Today, our country passes an important anniversary, which (unlike the 9-11 anniversary) will be largely ignored by politicians and the White House. We have now been in Afghanistan for ten years. That’s right, ten years. We have had 2 million troops in the country and lost roughly 1,700 lives. We have spent hundreds of billions of dollars. Yet, the President and other politicians would prefer to have the anniversary pass without much notice for good reason. It has been a disaster and it is not improving. In the meantime, the public is heavily opposed to our presence in the country. In the meantime, a general has used the anniversary to assure the American people we are now halfway to meeting our goals.
We have now been in Afghanistan longer than any prior war from the Revolutionary War to World War II to Vietnam. Yet, the American people are still unsure why we are there while their leaders shutdown vital educational, scientific, environmental and social programs for lack of funding at home. Polls show 6 out of 10 people want us out of Afghanistan, but it does not seem to matter. This year alone Afghanistan will cost over $116 billion. President Obama has set a date of 2013, which will guarantee more loss of life and money in this ill-conceived war.
The reasons for going into Afghanistan were credible after the Taliban gave Bin Laden shelter, but many of us questioned the need for a full-scale invasion. Even if such an invasion were needed, many of us opposed remaining in the country that has spent hundreds of years in bloody civil wars and conflict. From the outset, our objectives were dangerously ill-defined. If we were hunting Bin Laden, it seemed akin to Blackjack Pershing chasing Pancho Villa with the U.S. Army in Mexico — an unlikely goal. When the Bush Administration did trap Bin Laden in Tora Bora, it proceeded to allow him to escape.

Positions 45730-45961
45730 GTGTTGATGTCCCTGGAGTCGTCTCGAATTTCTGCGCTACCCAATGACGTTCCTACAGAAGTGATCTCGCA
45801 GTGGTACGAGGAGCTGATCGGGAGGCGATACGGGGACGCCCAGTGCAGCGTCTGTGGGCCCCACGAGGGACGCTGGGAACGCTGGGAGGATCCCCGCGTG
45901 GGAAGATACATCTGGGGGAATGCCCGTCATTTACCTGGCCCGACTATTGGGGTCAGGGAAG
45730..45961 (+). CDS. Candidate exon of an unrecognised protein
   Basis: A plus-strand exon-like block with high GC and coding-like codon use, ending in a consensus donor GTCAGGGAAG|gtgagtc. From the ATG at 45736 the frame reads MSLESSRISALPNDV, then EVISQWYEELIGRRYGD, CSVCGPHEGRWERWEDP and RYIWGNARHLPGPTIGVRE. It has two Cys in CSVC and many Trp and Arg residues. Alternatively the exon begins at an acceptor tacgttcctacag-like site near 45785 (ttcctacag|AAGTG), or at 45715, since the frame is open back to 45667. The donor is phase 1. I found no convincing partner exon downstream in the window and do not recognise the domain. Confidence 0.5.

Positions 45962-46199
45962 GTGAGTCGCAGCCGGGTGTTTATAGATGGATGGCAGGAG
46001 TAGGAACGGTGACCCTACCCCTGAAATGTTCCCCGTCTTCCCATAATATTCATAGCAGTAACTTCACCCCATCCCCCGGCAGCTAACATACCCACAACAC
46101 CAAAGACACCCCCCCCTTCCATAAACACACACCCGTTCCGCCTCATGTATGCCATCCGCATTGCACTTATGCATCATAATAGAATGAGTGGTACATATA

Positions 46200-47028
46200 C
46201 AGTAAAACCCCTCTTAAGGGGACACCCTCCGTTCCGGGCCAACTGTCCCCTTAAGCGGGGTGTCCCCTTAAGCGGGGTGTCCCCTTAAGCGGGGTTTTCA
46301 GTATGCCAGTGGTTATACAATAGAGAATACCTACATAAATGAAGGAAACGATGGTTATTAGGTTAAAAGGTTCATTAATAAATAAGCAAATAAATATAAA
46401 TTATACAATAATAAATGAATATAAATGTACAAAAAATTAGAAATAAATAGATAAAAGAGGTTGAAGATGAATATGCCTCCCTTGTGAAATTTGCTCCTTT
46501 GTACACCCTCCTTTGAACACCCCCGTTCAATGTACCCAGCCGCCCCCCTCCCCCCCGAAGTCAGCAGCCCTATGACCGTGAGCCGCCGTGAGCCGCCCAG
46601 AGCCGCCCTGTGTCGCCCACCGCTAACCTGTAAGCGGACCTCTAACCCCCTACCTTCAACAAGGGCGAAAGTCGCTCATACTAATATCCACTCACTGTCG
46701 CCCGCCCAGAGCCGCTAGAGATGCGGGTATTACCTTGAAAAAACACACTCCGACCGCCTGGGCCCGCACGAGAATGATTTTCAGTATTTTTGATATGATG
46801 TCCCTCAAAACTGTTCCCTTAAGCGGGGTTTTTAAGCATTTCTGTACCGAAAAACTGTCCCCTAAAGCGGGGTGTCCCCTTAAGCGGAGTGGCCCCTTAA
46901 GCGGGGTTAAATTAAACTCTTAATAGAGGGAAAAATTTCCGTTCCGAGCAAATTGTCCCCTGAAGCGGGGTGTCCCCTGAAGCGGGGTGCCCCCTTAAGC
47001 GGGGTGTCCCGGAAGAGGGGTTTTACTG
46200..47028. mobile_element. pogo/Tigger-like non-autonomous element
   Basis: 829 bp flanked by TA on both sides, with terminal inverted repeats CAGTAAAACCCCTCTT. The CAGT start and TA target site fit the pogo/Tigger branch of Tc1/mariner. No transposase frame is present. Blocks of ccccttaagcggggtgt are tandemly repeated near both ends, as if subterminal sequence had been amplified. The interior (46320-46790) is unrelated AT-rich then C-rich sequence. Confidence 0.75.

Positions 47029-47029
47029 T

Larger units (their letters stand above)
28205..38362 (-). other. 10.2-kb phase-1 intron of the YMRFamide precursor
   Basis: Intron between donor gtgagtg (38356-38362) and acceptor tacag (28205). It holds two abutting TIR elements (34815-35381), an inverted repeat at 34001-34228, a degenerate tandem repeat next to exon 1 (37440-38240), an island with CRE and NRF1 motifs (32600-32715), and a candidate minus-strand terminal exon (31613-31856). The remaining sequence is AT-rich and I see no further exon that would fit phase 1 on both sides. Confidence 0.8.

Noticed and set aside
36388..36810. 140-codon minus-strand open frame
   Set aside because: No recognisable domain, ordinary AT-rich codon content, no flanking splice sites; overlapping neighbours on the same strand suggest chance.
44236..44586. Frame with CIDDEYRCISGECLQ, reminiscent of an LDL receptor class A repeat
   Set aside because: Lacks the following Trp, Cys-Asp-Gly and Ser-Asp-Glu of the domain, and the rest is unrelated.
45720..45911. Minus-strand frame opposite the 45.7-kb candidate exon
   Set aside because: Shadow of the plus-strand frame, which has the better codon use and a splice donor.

If we were there to fight Al Qaeda, it contradicted the statements of the Bush Administration that the terror group would have to be fought in a variety of countries and forced the U.S. to effectively occupy and run a shattered country.
If it was to create a new democracy, it was a fool’s errand because this country was heavily steeped in fundamentalist Islamic practices and deeply divided along clan and regional lines.
Nevertheless, once we invaded, no politician wanted to take responsibility for pulling out and claiming anything other than victory. So we have continued to lose lives and spend billions while the country descended into grotesque corruption (here) and hardens its religious-based laws against women and minorities. To try to achieve any level of peace, we are now trying to hand over parts of the country to the Taliban and extremist religious groups.
Our invasion on Oct. 7, 2001 was loosely defined as “denying a safe haven for Al Qaeda,” though we knew the group was working around the world and that terrorist groups tend to move more freely than a regular army. Bush then pushed us into a war in Iraq based on false intelligence and claims. That war is also continuing and has claimed nearly 4,500 U.S. lives. Both wars have resulted in tens of thousands of wounded military personnel.
Afghan leaders repeatedly have called for us to leave the country. The corrupt president of the country has repeatedly called the West an enemy, stripped women of protections, expressed a desire to be with the Taliban, and sought to tax even the aid to his country.
It is a rather sad anniversary. But the saddest aspect is the desire of our leaders to ignore it. Ending the war made little sense for politicians in either party who wanted to avoid accusations of being soft or defeatist. The result is a conflict that history will likely record as either a folly or a failure — a tragic example of how politicians are often quick to start wars but often lack the character or conscience to end them.
Of course, the anniversary of the 9-11 attacks was an irresistible temptation for politicians who fell over each other to get to the front of public events and photo ops. Even ten years later, politicians relished the opportunity to give tough-on-terror speeches and proclaim their hawkish records on terror. In contrast, the Afghanistan war is a subject no one wants to talk about. We keep it out of sight and out of mind — like a trunk in the attic. We will mark the anniversary with a collective shrug and move along.
Well, here is to the anniversary. Ten years and going strong.